Visit All Five Attractions – This should be obvious, but if you want to get the best value from the Toronto CityPASS, you need to visit all five attractions. It’s still worth it if you’ll visit four, but visiting three may or may not save you anything, depending on your choices.

Choose the Mot Expensive Options – The Ontario Science Centre is the least expensive option on the list. So, if you want to save the full 42%, you should skip the Science Centre. With that said, it is still a great option – it just won’t allow you to save the most money.

Buy Your Pass Ahead of Time – You can buy the Toronto CityPASS at any of the attractions but I recommend buying it online so you don’t get stuck waiting in a long line.

How to Buy the Toronto CityPASS

If you’re ready to grab your Toronto CityPASS, you can buy it online here.

After purchasing the pass, you’ll receive an email with your tickets. From there, use your mobile phone to present your tickets at each attraction. If you’d rather have a hard copy, you can also print your tickets out and carry them with you.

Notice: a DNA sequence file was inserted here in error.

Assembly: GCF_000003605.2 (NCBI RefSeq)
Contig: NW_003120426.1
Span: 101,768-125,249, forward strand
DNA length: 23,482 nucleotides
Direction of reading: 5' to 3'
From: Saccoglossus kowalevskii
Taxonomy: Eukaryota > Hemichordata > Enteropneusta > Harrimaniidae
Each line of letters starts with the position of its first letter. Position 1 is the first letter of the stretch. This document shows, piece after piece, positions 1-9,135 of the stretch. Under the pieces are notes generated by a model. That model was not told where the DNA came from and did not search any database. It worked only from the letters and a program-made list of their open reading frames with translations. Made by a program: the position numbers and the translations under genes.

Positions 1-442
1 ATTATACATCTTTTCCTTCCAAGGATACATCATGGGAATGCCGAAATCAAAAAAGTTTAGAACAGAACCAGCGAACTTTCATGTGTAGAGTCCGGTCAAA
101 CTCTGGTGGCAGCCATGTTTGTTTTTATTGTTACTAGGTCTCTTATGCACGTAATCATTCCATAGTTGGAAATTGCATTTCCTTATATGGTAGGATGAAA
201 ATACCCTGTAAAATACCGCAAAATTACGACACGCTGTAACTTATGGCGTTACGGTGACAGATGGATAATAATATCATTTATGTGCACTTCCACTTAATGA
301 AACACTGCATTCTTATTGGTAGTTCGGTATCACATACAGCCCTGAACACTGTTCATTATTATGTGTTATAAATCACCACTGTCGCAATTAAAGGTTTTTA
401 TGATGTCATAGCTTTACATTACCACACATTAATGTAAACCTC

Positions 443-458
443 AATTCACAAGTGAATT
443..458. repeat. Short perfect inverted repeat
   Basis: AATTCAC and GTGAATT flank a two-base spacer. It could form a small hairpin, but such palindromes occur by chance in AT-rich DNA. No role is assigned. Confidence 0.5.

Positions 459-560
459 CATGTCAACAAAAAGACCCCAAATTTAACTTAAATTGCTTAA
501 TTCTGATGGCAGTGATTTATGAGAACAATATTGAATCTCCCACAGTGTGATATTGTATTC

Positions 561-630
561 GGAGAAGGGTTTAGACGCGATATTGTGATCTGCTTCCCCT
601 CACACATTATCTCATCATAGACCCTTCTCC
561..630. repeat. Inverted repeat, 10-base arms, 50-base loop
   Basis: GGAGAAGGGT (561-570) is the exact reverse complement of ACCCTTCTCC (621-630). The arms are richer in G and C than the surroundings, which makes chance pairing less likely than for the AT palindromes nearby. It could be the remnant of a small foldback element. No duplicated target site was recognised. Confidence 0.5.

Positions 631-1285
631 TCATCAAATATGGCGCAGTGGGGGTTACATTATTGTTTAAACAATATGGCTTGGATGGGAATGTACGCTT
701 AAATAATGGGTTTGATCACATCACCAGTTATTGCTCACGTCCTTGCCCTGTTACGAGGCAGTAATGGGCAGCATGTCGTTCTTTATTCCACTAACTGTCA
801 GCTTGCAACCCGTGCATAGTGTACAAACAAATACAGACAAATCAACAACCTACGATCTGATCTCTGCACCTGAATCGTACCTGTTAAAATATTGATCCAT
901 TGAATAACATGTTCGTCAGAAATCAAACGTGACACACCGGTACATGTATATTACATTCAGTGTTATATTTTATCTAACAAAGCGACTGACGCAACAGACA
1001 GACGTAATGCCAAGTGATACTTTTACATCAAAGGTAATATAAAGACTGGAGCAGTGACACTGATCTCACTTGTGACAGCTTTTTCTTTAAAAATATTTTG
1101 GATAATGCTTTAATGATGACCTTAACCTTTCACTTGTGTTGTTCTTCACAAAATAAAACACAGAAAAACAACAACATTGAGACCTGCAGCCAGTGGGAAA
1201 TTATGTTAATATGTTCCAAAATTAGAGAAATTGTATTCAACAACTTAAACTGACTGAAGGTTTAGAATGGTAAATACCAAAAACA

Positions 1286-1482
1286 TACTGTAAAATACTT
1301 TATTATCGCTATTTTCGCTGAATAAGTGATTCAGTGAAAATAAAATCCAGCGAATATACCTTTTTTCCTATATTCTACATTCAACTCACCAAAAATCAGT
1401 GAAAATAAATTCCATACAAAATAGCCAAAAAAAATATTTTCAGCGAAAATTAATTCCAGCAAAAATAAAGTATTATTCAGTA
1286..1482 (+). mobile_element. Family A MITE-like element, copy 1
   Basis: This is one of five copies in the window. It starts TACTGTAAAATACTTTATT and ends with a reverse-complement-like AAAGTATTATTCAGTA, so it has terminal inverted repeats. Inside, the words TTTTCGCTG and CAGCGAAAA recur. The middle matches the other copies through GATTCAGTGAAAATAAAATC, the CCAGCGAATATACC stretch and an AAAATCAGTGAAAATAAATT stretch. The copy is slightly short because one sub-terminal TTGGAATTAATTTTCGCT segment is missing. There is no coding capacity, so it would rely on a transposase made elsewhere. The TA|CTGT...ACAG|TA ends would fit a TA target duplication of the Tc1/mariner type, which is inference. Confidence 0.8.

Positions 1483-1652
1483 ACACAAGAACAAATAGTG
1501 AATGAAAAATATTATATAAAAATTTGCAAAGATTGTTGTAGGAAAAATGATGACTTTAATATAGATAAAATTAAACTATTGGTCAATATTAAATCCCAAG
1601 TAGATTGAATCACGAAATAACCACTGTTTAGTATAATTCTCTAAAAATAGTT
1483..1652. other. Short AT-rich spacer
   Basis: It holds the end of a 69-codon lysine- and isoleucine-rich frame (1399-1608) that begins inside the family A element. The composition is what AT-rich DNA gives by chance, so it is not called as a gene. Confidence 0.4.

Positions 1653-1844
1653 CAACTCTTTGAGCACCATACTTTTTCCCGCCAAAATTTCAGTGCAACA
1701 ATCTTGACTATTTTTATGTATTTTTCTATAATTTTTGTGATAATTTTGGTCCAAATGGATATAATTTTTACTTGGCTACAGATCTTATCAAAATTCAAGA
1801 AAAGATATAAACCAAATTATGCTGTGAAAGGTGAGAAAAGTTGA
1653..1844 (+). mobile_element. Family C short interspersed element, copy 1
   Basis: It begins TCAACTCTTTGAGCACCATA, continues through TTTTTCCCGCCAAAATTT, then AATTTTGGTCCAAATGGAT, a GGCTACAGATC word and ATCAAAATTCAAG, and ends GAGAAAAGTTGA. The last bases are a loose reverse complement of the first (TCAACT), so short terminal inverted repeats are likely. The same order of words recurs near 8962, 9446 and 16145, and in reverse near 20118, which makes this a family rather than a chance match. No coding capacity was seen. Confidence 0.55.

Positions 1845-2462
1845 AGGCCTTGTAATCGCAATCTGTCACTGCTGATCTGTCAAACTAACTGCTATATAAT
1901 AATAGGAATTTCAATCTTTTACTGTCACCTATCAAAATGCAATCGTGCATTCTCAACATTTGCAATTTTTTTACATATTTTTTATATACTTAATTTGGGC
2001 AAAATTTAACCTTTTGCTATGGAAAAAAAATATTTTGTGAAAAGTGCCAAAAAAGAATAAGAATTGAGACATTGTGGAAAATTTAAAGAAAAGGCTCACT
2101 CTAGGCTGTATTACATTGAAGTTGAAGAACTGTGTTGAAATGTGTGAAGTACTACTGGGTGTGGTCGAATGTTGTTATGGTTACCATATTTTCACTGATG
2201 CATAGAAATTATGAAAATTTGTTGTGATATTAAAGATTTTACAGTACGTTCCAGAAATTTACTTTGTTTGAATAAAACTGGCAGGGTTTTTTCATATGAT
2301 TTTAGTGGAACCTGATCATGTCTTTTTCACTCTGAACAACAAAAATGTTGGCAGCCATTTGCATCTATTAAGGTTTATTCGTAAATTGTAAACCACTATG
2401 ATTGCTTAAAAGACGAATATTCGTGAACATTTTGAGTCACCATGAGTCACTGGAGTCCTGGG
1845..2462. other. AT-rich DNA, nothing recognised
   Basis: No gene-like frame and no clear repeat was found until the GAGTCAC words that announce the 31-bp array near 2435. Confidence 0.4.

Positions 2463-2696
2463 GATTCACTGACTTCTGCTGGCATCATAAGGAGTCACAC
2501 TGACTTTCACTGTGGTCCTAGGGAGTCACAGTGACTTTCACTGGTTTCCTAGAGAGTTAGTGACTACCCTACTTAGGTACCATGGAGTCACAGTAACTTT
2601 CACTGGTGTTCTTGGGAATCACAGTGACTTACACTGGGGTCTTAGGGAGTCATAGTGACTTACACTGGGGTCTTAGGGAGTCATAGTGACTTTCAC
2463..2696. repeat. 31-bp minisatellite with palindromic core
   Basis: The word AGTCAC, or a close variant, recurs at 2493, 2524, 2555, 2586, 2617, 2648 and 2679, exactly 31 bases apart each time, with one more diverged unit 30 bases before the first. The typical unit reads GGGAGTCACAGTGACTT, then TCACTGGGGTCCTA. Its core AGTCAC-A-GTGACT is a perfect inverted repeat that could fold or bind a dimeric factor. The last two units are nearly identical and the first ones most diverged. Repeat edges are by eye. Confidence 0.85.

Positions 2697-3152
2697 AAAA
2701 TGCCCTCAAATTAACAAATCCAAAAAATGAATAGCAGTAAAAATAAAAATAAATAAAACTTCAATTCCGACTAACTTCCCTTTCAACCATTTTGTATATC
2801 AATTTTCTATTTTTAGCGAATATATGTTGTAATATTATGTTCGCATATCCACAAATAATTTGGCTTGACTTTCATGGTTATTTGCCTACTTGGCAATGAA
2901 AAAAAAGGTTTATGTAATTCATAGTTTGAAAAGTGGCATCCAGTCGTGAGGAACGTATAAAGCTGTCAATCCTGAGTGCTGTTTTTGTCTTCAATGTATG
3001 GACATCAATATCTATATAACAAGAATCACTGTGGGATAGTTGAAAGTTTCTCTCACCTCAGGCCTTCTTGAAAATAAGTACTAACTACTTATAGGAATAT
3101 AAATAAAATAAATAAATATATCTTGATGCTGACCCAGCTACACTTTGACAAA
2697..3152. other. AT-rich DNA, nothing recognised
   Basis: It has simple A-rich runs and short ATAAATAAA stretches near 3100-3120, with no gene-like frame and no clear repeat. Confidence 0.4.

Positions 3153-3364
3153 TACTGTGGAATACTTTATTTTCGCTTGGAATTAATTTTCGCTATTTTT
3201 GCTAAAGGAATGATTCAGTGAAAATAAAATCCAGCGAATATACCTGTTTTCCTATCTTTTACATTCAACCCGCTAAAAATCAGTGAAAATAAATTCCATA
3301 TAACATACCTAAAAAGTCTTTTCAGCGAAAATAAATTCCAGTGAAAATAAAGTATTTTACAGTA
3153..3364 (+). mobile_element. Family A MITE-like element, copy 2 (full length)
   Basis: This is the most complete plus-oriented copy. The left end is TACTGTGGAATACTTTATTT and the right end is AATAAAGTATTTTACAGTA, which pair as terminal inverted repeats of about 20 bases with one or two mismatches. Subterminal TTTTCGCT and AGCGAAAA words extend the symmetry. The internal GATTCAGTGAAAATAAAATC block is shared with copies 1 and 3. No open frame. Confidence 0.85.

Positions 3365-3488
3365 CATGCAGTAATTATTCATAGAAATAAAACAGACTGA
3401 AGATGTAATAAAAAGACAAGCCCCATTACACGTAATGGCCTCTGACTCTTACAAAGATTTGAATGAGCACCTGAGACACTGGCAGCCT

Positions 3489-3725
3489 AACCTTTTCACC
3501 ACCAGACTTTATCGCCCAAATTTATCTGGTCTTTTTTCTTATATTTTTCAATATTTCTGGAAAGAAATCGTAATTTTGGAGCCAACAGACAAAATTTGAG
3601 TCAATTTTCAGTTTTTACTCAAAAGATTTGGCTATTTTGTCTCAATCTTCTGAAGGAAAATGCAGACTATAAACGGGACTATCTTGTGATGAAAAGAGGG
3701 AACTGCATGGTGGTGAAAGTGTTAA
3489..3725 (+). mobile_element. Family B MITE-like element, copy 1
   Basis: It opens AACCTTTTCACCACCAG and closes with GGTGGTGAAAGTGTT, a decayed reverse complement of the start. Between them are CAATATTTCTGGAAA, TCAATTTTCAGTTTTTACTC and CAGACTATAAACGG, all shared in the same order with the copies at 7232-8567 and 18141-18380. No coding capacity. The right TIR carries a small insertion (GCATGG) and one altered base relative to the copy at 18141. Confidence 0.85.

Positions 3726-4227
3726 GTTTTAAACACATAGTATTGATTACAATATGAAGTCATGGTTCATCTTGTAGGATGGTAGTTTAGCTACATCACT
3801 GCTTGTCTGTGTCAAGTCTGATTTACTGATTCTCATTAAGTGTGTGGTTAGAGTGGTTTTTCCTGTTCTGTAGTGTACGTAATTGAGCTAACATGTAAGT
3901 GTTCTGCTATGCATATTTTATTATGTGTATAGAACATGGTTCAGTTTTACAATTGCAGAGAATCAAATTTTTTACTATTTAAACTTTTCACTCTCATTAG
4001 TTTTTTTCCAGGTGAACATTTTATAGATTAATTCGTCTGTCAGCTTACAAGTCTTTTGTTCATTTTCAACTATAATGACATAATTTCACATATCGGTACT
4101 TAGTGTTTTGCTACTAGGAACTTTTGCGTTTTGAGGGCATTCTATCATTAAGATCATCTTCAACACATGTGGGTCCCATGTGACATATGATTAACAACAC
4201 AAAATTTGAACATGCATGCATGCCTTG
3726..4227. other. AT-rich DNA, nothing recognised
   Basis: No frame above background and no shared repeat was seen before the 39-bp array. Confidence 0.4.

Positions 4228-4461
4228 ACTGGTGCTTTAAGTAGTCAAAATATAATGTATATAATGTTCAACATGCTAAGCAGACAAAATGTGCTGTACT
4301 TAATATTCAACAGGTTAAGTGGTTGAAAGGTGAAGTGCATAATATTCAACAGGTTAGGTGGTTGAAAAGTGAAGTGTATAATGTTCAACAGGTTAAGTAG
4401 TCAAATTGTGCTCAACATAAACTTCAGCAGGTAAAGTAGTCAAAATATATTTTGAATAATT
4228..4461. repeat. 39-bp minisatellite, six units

Either way, simply scan your tickets at your first attraction to activate your pass. You’ll then have nine days to visit all five attractions!

Toronto CityPASS Review: Can It Save You Money?

In a word, yes.

If you’re interested in visiting at least four of the included attractions, the Toronto CityPASS is a smart buy that will save you money. Maximum savings comes when you use the pass for the five most expensive attractions.

Toronto CityPASS Review Pin - pictures of Toronto

Although you won’t save as much as you do with passes in other cities, you’ll still save up to 42% over the regular gate prices. Since the Toronto CityPASS is the only game in town, I’ll take it.

Save Time and Money with the Toronto CityPASS! Save up to 42% on your sightseeing costs and skip the ticket lines at the busiest attractions! Just show your pass at the gate, and use the extra time to get more out of your day. Grab your Toronto CityPASS here.

Toronto CityPASS Review
  • Attractions
  • Pass Options & Lengths
  • Price
  • Fast Track Entry